Four strategies for steering through H2 2022

Scott Haslem

LGT Crestone

Fears of a sharp slowdown in global growth have continued to intensify over the past couple of months. And after one of the most significant valuation corrections in more than 20 years across both equities and fixed income, markets are now fretting that a global recession will be required to tame the inflation beast. Volatility has been elevated and likely to persist.

As the outlook for growth and markets remains uncertain, we highlight four key portfolio strategies that investors can implement while we wait for greater certainty on the outlook.

H1 2022 has proved a difficult investment environment

The first half of this year was characterised by a rapid rise in interest rates that has driven one of the most significant valuation corrections in more than 20 years across both equity and fixed income markets, and in virtually every region of the globe.

There is now almost no question that policy, monetary and fiscal, was held ‘too stimulatory for too long’ through 2021, underpinning a faster-than-expected post-pandemic growth surge, driving down unemployment rates, driving up wages growth, and stressing already pandemic-constrained global supply chains. With an extended war in Ukraine (spiking energy and commodity prices)—as well as China’s on-and-off-again lockdowns—this combined to drive inflation to around 9% (a 40-year high) across the US, Europe and UK. Inflation in Australia is close behind, rising over 6% in Q2.

The persistence of that high inflation through Q2 has led to belated, but accelerated, central bank rate hikes. With inflation still high and more interest rate increases ahead, fears of a sharp slowdown in global growth have continued to intensify over the past couple of months. Markets are now transitioning from fretting about inflation to fretting about the rising risk that a recession globally will be required over the coming year to tame the inflation beast.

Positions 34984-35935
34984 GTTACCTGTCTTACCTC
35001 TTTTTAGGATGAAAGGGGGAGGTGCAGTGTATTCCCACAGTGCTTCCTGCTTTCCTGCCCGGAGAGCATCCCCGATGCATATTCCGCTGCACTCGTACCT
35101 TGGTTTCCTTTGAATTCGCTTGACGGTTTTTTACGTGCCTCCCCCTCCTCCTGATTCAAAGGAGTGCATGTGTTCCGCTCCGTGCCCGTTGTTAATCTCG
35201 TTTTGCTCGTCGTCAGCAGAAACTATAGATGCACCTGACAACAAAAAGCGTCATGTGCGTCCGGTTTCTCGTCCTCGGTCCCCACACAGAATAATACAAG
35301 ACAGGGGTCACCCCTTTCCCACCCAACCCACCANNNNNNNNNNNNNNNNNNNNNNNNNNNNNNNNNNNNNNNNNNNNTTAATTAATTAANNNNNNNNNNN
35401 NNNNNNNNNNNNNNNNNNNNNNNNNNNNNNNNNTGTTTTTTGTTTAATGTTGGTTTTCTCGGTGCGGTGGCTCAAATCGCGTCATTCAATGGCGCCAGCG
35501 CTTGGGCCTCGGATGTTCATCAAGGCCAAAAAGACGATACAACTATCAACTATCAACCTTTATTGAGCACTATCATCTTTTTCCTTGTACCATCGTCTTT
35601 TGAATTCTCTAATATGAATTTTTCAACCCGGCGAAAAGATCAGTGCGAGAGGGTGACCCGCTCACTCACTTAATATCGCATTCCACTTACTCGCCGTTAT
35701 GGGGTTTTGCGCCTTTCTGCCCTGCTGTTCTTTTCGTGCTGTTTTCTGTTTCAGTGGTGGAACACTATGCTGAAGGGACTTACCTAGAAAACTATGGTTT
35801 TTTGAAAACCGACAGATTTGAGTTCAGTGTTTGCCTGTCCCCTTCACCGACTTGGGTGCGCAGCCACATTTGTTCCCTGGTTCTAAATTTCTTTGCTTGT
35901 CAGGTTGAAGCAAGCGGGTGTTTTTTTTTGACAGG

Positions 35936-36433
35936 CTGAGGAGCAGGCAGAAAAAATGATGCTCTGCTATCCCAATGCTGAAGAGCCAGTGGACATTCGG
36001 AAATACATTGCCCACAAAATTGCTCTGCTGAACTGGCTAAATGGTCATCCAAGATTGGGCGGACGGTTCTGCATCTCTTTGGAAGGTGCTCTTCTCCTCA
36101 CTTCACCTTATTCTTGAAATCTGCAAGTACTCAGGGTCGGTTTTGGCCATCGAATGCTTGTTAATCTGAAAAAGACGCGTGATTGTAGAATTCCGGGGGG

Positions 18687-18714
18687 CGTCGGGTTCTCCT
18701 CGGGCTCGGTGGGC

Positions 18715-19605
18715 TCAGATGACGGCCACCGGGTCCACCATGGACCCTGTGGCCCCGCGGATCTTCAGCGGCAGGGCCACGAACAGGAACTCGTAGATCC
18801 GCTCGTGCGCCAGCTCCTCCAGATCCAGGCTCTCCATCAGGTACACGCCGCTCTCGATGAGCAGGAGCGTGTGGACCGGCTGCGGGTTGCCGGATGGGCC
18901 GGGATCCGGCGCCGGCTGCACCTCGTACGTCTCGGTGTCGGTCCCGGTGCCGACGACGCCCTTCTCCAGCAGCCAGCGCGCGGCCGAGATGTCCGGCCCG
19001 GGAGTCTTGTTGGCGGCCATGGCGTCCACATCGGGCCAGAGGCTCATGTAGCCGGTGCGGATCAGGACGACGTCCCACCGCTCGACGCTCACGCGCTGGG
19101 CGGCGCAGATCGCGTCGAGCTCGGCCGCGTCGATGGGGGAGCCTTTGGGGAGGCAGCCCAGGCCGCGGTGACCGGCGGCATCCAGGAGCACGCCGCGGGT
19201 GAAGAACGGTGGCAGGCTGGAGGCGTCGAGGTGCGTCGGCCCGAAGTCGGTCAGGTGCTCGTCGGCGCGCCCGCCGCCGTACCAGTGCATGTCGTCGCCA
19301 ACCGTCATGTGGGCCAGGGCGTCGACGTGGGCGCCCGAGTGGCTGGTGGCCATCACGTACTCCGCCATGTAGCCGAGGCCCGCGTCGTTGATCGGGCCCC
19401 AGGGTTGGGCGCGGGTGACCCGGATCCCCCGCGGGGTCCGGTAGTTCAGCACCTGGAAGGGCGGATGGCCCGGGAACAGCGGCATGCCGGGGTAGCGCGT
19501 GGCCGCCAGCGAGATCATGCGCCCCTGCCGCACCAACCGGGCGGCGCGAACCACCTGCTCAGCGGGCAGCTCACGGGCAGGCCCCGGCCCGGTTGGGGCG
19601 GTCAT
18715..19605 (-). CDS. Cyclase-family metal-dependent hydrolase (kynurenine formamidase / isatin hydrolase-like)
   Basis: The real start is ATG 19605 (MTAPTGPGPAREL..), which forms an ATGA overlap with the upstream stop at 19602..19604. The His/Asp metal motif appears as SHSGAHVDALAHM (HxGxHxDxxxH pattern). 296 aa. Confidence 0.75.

Views on the outlook revolve around two distinct outcomes

Views around the outlook for growth and markets, while still embodying the typical dispersion, largely oscillate around two distinct outcomes. The first has elements of a ‘softish’ landing then reflation (a potentially ‘good’ scenario), while the second is more stagflation and recession (and more of a ‘bad’ scenario). Clarity around which narrative will dominate markets in H2 2022 may still be several months away, and the only certainty appears that volatility will be elevated.

In the first scenario, the current peaking in inflation pressures should aid central banks in avoiding over-tightening, allowing them to lift interest rates to a level sufficient to drive significant demand destruction but avoid setting in train a global recession during late 2022 and 2023. This view heavily relies on the recent moderation in longer-term inflation expectations to dismiss concern that inflation has become entrenched (and difficult to reverse). A belief that central banks will ‘tilt their tone’ to one less hawkish (but unlikely dovish) when confronted with slowing growth and inflation is also a key facet of this outlook. In this scenario, while the equity valuation adjustment has not fully captured the unfolding earnings correction, clarity that a recession will be avoided will provide a foundation through H2 2022 for equities to base and grind higher into year-end, bond yields to peak and credit spreads to steady.